“So that explains why her TARDIS looked like a police box,” the Doctor said to Yaz, later that day when they’d both returned to their flat. “For the same reason mine did, way back when. She was just hiding out in London in the sixties. A place where it would actually be a disguise.”
“Same reason as the COPS, too, come to think of it,” she said. “Isn’t life funny, Yaz? Full of coincidences.”
Yaz fidgeted awkwardly.
“Yeah,” she said. “Coincidences.”
She took a deep breath.
“Although you have to be sure a coincidence is all it is,” she said. “When you’re a police officer.”
“Then it’s a good job that both of us are sure,” said the Doctor, just a note too sharply.
“That you both just came to the same city at the same time,” said Yaz. “To the same planet. When something massive in history was going on.”
“I came here a year later,” said the Doctor. “It doesn’t fit. Coincidences do happen, Yaz. It’s easy to make too much of them.”
“Doctor,” said Yaz firmly. “Imagine you’re wrong about what happened here. And I’m not saying you are, but if you were— what does it look like?
If the end of the world… if it was supposed to have happened?”
The Doctor furrowed her brow.
“Then it’d have found a way to happen anyway,” she said. “The universe has a way of putting things straight. Making sure things happen the way they’re supposed to, more or less.”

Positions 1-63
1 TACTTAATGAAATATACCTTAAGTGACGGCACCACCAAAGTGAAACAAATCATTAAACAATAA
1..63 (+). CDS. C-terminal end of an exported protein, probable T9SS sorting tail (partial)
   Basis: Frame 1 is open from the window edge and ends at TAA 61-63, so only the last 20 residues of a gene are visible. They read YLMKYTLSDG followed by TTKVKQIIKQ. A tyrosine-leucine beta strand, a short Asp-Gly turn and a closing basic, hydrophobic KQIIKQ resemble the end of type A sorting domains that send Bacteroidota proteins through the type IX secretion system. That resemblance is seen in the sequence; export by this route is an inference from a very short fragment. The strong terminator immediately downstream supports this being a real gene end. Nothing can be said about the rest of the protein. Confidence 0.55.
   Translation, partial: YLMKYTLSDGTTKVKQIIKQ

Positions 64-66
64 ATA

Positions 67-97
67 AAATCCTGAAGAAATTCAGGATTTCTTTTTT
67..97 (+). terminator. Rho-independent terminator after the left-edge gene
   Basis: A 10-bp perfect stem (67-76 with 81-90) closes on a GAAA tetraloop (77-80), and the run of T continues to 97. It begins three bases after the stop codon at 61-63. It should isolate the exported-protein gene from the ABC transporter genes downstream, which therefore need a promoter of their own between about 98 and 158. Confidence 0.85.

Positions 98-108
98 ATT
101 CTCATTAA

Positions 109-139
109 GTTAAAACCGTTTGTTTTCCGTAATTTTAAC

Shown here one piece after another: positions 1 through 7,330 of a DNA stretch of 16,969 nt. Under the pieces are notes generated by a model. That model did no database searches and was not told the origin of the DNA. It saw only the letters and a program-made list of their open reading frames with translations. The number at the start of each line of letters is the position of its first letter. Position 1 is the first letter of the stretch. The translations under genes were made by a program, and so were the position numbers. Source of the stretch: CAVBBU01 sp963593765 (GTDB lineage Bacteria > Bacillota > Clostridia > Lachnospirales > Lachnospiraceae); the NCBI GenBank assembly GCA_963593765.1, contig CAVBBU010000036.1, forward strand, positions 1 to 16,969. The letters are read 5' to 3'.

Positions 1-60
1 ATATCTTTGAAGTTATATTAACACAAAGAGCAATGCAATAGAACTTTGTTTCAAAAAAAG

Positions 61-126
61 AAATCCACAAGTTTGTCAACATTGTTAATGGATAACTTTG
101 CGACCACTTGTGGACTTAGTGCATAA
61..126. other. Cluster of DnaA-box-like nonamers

“A nuclear war?”
The Doctor shook her head.
“Doesn’t have to be exact,” she said. “Just something that wipes you out. Like a virus, or climate change, or”—
“Aliens?” said Yaz, very quietly.
The Doctor stopped talking abruptly. She stared back at Yaz, horror in her eyes.
“Not that!” she said. “This has nothing to do with”—
“What if it does?” said Yaz, firmly.
“Then history would make it so that”—
The Doctor stopped talking again as the colour drained from her face.
—“so that aliens attacked the planet and made it die. But if they didn’t succeed; if somebody stopped them? More aliens would attack, again and again. They wouldn’t stop coming ‘till the day that they finally won. But that’d be because of… it’d all come back to here. And if the thing that stopped the aliens was the same thing that stopped this crisis… she might not even notice that anything had gone wrong…”
Hands shaking, she drew the long, thin Geiger counter from her pocket.
“Let’s turn this on,” she muttered softly. “There’s somewhere that I haven’t checked.”
“Give it to me,” Yaz said, gently. “You don’t have to face stuff alone.”
The Doctor shook her head, though only slightly.
“I can do this,” she said. “Really. I can.”
She held the Geiger counter out in her hand, so it was facing the world outside— then slowly turned it around, so the bulb was held up to her chest.
She swallowed, and turned the counter on. And at first there was nothing, just the breathing of them both. But as they waited a slow beep started to come from the device, growing more rapid and then more furious, until it was a low and dreadful drone like the scream of a dying star—
The Doctor looked back up at Yaz, her expression one Yaz knew too well. The same as a parent’s, just after you’d told them. The face they made when they knew that their child would never come back.
“Yaz,” she said.
Yaz knew what she was going to say, of course. But that was another thing you had to know when you were a police officer. Sometimes you had to say things to someone, even though you both knew them already.
“I was wrong,” she said. “It was never supposed to blow over, not really. The Cold War should never’ve stayed so cool. October 1962, before the month is out. London burns; your species dies. Except it doesn’t, because somebody stopped it.”
She looked Yaz hard in the face.
“And it was me.”